Is this a German variety of pasta? Will check out the Wikipedia link...I'm truly in love with your style of writing and committment towards making wonderful food-

    ReplyDelete
  4. Vaishali,

    You know what I always say, you are welcome anytime!
    Nandita, thank you for your compliment.
    As for your breakfast blogging - just go for it. Announce it on your website and whoever fencies in taking part they will. You have at least one who plans on taking part - me! Make one general post with your rules and then a reminder each week with a deadline. If youe want to give specific themes to the breakfast blogging then do that in the remindere too. Not much to it really.

    There seemes to be something wrong with my comment publisher. Although I have comments on this post it still shows 0 comments!?? Will have to check on it later.

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  5. When we first moved to Basel I really disliked spätzli but over the years my tastes have changed and now I LOVE them.

    This dish lookes really delicious!!

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  6. I think my husband would really love this. I have a tool that makes sev, so I imagine that if I put in the proper disc, it may produce something close to what you made. I'll try it out when I get the ingredients and report back. Hey Meeta - what's the correct pronunciation of spaetzle?

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  7. Cook formerly from SchwabenDecember 7, 2006 at 7:51:00 AM GMT+1

    In response to payal, it's pronounced "SHPAYts-leh."
    I have to seriously disagree with the author about the flour- bread flour, cake flour and pastry flour all exist for a reason - as does spaetzle flour. Any flour "will do" but it's not as good. However, I have yet to find a source in the U.S. (I get it when I'm there or anyone else I know is). She also makes what I've always been told is a grave error(& serious offense to the Schwaebisch) in calling them "noodles," as they are dumplings.

    The best spaetzle maker I've ever found was made by Silit - a curved, one-piece,cradle-type stainless one with a curved, plastic "scraper" to press the dough through. Super easy to use & best of all, super easy to clean. No idea if they're sold through anyone in the U.S., though..

    I also do not use a casserole or put the spaetzle in the oven - I find that if I put successive batches in a large bowl and alternately layer with grated cheese, it melts just fine; by the time the last batch is on top a good stir is all it needs. I also don't add any butter as I think there's plenty from sauteeing the onions.
    Spaetzle are also very nice as a side with a good sauce/gravy (they're commonly a side to schnitzel, for example). I wouldn't suggest eating them on their own - truly not very exciting.

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  8. To the Cook formerly form Schwaben.

    Thank you so much for taking time to give your feedback.
    To address your issue about the flour - yes I do agree that their are several different type of flours available and while we in Europe (Germany, Austria, Switzerland, Italy) probably can easily buy spaetzle flour many of my readers in India and USA cannot. That is why I used plain flour and also mentioned that it works with this.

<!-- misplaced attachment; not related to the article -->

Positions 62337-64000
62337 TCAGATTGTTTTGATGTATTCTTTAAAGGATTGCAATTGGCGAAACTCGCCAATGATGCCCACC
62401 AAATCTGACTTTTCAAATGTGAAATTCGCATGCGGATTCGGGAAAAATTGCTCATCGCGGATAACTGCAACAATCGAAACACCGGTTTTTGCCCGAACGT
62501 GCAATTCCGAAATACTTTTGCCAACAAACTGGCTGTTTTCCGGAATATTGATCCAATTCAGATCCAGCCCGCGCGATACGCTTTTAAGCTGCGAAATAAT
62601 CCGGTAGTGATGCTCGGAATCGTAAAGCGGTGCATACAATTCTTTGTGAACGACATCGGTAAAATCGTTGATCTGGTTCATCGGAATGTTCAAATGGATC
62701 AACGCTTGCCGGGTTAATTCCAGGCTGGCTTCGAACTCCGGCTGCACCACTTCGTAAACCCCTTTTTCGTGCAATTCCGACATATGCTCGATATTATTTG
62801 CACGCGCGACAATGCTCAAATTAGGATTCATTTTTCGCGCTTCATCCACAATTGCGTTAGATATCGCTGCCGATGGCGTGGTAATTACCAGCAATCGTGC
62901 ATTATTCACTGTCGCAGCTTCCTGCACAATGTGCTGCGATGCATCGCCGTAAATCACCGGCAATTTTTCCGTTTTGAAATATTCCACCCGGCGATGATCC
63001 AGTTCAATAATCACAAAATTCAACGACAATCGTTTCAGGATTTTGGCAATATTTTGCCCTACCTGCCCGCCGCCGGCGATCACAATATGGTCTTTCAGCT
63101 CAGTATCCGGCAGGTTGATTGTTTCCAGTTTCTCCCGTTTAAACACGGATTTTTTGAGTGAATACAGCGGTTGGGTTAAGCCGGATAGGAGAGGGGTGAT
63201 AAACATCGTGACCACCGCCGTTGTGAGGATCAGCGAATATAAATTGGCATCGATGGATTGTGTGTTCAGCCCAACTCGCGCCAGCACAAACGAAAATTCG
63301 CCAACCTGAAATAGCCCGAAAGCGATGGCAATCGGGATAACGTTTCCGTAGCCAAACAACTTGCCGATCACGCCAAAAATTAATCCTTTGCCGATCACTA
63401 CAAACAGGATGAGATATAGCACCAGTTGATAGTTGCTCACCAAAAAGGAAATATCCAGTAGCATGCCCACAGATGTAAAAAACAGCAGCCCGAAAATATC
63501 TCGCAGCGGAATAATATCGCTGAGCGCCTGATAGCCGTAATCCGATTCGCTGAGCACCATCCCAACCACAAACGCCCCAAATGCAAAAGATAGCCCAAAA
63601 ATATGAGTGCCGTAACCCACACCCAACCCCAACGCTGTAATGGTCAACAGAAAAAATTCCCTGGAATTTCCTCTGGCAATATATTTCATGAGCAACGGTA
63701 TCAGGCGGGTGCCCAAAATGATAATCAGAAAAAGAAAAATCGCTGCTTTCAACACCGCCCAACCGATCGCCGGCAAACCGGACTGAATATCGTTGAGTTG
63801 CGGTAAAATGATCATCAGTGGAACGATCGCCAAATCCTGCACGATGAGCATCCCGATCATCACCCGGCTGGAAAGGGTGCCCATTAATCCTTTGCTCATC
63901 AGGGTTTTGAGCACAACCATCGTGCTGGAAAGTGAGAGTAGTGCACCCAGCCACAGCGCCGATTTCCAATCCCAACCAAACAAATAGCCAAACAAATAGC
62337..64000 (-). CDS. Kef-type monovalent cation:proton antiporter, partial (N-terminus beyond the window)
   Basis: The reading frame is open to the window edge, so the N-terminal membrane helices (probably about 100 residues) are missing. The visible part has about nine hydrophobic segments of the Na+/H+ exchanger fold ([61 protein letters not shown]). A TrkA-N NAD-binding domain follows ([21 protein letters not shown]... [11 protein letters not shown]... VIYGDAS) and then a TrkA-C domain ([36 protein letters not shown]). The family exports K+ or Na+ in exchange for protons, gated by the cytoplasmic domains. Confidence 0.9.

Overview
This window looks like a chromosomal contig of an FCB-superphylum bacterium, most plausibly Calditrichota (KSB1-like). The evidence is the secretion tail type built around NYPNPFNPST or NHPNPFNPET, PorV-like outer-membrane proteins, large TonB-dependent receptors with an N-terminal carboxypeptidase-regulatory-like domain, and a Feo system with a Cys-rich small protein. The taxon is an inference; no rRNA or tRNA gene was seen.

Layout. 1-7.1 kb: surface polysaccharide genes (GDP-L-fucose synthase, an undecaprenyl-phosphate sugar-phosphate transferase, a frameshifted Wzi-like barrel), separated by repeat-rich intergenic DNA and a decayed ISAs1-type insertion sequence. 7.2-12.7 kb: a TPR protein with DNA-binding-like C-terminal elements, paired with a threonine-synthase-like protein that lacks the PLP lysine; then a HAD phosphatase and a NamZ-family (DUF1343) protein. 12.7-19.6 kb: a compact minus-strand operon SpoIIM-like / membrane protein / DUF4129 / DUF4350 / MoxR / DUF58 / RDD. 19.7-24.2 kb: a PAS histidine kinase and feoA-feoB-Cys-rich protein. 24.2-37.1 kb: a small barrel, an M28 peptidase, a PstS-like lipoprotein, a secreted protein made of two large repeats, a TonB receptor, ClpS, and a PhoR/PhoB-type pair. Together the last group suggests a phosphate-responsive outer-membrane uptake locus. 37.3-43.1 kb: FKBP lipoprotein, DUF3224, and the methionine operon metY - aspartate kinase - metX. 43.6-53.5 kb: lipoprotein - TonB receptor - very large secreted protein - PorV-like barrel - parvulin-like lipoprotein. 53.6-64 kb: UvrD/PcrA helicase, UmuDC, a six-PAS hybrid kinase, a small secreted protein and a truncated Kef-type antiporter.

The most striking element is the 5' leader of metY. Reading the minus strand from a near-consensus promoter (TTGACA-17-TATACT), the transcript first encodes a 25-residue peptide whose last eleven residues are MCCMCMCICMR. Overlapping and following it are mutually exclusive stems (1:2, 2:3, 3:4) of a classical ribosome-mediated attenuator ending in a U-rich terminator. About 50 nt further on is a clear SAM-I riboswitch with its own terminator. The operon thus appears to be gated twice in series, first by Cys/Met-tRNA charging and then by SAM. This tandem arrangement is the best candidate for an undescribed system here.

If it is a "grave error" I have made by calling them noodles than I do apologize. However, while researching the history and source of the Spaetzle every site has called them noodles types. Which I do too. As a matter of fact my friend Rainer's (the one from whom I originally got this recipe) also calls them noodles. But you are right in saying that as they are cooked like normal dumplings are that one can refer to them as dumplings too.

    Thank you for sharing your experience with these and I appreciate your valuable information.

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  9. Ahh, "cook formerly from Schwaben," please! It is completely irrelevant what one calls Spaetzle. As far as I am concerned, you can call them "spaghetti" just as long as they taste good. Maybe someday I'll make mine with real spaetzle flour, but until I find a source of this at my local supermarket, any old flour will have to do.
    Finally, if you think Kaesespaetzle aren't very interesting by themselves, then you clearly have not ever eaten well prepared Kaesespaetzle! I'm making up a big batch for Thanksgiving today (not very traditional, but ...) and they'll be the first dish emptied. And then there's that little restaurant by the road in Austria, just over the border from Garmisch ... ah, I digress.
    Thanks for a great recipe (a little different from mine, but I always like seeing what others do) and keep on cookin'.

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  10. Wonderful Austrian food... I love spaetzle

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  11. I enjoyed reading this lovely article!
    Even the comments are quite "old" I wanted to leave one myself.
    @Cook formerly from Schwaben: Of course people from Baden-Wuerttemberg are the "gods of Spaetzle". But being a neutral Franconian I have to admit that Meeta's "Allgaeuer Kaesspaetzle" look really good and original to me (no matter what she would call it or which flour she was using - ok, I disagree that you can call them "spaghetti"). Maybe I can recognise a little jealousy because Meeta made this dish in such a nice way?!? Bet many Schwaebisch would give an arm to eat her Kaesespaetzle. :D
    @Dennis: The "Cook formerly from Schwaben" did not mean Kaesespätzle are not interesting. He meant Spaetzle without any sauce or cheese.

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Thank you for visiting What's For Lunch, Honey? and taking time to browse through my recipes, listen to my ramblings and enjoy my photographs. I appreciate all your comments, feedback and input. I will answer your questions to my best knowledge and respond to your comments as soon as possible.

In the meantime I hope you enjoy your stay here and that I was able to make this an experience for your senses.

Hugs
Meeta